In my experience,
shuffleboard players can be broken into two categories:
those that play with strategy
and those that don't.
There's nothing wrong
with playing a friendly game of
'push and giggle'
one of the best features of our game
is the fact that beginners
can easily learn the rules, push some disks,
and have a ton of fun.
But if you want to experience the true appeal of shuffleboard
dipping your feet in the shallow end
of the strategy pool
will surely be a rewarding
tinkling of the toes.
There's a grand history of shuffleboard strategy writers.
Unfortunately most of their books are long out of print…
If you can get you hands on the work of
Floyd Swem, Karl Von Shuler or Lary Faris
Snap that shit up!
I’m nowhere near the writer or the player that these legends of the game were, but in this column I'm going to try to distill some of the finer points of the game down to something concise and digestible.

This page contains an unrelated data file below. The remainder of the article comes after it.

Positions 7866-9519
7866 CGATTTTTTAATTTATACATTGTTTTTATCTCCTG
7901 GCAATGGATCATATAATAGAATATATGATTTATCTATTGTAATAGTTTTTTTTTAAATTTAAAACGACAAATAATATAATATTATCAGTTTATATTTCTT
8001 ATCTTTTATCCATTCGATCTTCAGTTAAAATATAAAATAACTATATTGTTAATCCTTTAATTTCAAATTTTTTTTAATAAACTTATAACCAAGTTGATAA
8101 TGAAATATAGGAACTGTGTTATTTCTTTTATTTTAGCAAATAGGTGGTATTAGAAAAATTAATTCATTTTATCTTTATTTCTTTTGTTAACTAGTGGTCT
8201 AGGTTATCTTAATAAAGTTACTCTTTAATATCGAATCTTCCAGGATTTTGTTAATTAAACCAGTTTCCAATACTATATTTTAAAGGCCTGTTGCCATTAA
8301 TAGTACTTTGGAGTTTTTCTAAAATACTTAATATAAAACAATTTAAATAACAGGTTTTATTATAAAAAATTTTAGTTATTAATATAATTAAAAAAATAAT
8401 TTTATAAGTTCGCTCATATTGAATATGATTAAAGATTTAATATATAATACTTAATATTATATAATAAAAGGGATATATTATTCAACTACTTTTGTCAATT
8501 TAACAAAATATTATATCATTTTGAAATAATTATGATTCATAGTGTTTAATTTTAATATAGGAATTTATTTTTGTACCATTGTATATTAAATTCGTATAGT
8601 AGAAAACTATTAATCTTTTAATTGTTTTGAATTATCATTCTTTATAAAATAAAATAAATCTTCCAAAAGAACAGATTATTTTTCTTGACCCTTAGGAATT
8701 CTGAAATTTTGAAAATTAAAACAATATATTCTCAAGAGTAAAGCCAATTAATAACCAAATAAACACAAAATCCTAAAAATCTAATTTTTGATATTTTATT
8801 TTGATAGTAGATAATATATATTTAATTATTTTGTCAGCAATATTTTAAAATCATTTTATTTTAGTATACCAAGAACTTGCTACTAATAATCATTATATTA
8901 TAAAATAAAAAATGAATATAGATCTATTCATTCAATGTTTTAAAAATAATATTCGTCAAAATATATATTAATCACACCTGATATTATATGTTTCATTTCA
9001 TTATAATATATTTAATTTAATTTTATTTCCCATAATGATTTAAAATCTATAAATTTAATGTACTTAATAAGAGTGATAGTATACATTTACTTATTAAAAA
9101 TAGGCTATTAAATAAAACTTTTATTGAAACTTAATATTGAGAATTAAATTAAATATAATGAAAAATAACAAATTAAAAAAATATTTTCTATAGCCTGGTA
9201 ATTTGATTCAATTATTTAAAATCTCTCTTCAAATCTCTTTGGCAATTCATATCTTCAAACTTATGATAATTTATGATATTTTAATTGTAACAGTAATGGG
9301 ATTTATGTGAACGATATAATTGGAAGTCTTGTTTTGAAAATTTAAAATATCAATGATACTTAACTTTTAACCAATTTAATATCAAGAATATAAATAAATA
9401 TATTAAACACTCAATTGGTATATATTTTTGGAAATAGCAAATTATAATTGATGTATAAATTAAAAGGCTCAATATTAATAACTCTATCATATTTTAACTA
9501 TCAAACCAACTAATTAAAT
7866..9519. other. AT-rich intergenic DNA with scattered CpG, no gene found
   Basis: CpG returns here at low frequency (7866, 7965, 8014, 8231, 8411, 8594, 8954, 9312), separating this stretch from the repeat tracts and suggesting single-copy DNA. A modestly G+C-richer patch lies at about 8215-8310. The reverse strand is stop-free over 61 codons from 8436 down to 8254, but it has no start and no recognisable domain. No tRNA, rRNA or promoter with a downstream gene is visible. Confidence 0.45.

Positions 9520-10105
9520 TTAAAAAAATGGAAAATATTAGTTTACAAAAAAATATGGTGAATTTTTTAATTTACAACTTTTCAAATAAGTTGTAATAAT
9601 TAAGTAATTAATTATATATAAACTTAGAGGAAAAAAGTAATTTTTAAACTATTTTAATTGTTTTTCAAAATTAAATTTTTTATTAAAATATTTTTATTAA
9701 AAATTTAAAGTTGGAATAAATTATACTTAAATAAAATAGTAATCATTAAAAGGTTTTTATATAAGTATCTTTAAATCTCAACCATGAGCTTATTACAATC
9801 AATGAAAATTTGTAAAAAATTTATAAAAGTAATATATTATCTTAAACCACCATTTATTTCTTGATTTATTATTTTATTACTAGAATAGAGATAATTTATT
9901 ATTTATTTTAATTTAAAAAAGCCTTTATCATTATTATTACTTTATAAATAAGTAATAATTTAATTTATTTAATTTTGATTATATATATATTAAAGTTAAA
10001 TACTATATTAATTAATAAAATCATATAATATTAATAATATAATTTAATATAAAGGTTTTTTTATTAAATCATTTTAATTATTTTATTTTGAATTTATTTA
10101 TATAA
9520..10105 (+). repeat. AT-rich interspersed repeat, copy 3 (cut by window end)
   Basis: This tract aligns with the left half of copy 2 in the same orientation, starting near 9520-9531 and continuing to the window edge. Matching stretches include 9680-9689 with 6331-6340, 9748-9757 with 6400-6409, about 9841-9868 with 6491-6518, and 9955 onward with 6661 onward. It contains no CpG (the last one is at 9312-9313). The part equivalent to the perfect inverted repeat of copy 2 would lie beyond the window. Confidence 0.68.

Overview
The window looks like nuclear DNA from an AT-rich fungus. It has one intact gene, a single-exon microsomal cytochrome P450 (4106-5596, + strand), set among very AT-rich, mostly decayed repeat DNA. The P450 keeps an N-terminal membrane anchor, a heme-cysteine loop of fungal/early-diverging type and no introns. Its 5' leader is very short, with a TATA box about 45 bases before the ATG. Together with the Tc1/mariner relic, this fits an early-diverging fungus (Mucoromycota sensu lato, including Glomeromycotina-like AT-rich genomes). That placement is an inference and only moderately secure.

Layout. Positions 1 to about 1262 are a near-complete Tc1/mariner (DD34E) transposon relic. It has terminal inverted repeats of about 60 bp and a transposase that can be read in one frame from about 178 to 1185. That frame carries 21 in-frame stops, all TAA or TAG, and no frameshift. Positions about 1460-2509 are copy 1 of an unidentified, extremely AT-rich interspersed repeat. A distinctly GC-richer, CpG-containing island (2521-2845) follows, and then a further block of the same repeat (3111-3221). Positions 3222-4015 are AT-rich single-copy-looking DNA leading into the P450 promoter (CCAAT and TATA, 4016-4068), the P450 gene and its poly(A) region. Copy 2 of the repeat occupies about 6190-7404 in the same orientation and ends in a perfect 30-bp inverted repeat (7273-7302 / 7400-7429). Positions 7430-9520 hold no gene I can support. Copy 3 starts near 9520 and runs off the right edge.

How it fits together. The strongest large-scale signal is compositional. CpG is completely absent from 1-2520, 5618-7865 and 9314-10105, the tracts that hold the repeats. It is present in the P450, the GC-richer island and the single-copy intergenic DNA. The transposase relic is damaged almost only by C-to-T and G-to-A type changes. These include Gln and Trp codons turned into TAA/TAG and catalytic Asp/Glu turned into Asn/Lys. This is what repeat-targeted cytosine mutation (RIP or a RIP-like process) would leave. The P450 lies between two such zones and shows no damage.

Everyone has good shooting days and bad shooting days. Sometimes the disks do what you want and sometimes they just don't. The measure of a good player is one that can find a way to win even when they're not hitting shots.
You can’t always hit your shots—your weight is wrong, can’t quite grip the drift—but you can CHOOSE the right shot.
Perhaps the most important strategy advice ever given is written on the wall of The Royal Palms: "Trust Your Silent Captain."
The Silent Captain is the scoreboard. A good player plays very differently if they're ahead or behind, if it's early in the match or late in the match… Choosing the right shot is ALWAYS dependent on match situation.
Example: If yellow is ahead 15 points on the last frame of a game and yellow has one disk left and black has one disk left, then the last thing yellow wants to do is to put up a 7. Now, black could make a miracle shot: Knock the yellow 7 into the kitchen and stick for a 17 point net and a win. Yellow should just push off the board and they've won the game.
Playing towards the scoreboard is at the very heart of shuffleboard strategy. I’ve heard people refer to shuffleboard as “Chess with Disks.” If you’re new to the game, I know you’ll find even deeper enjoyment of it by thinking about the finer points of choosing the right shot.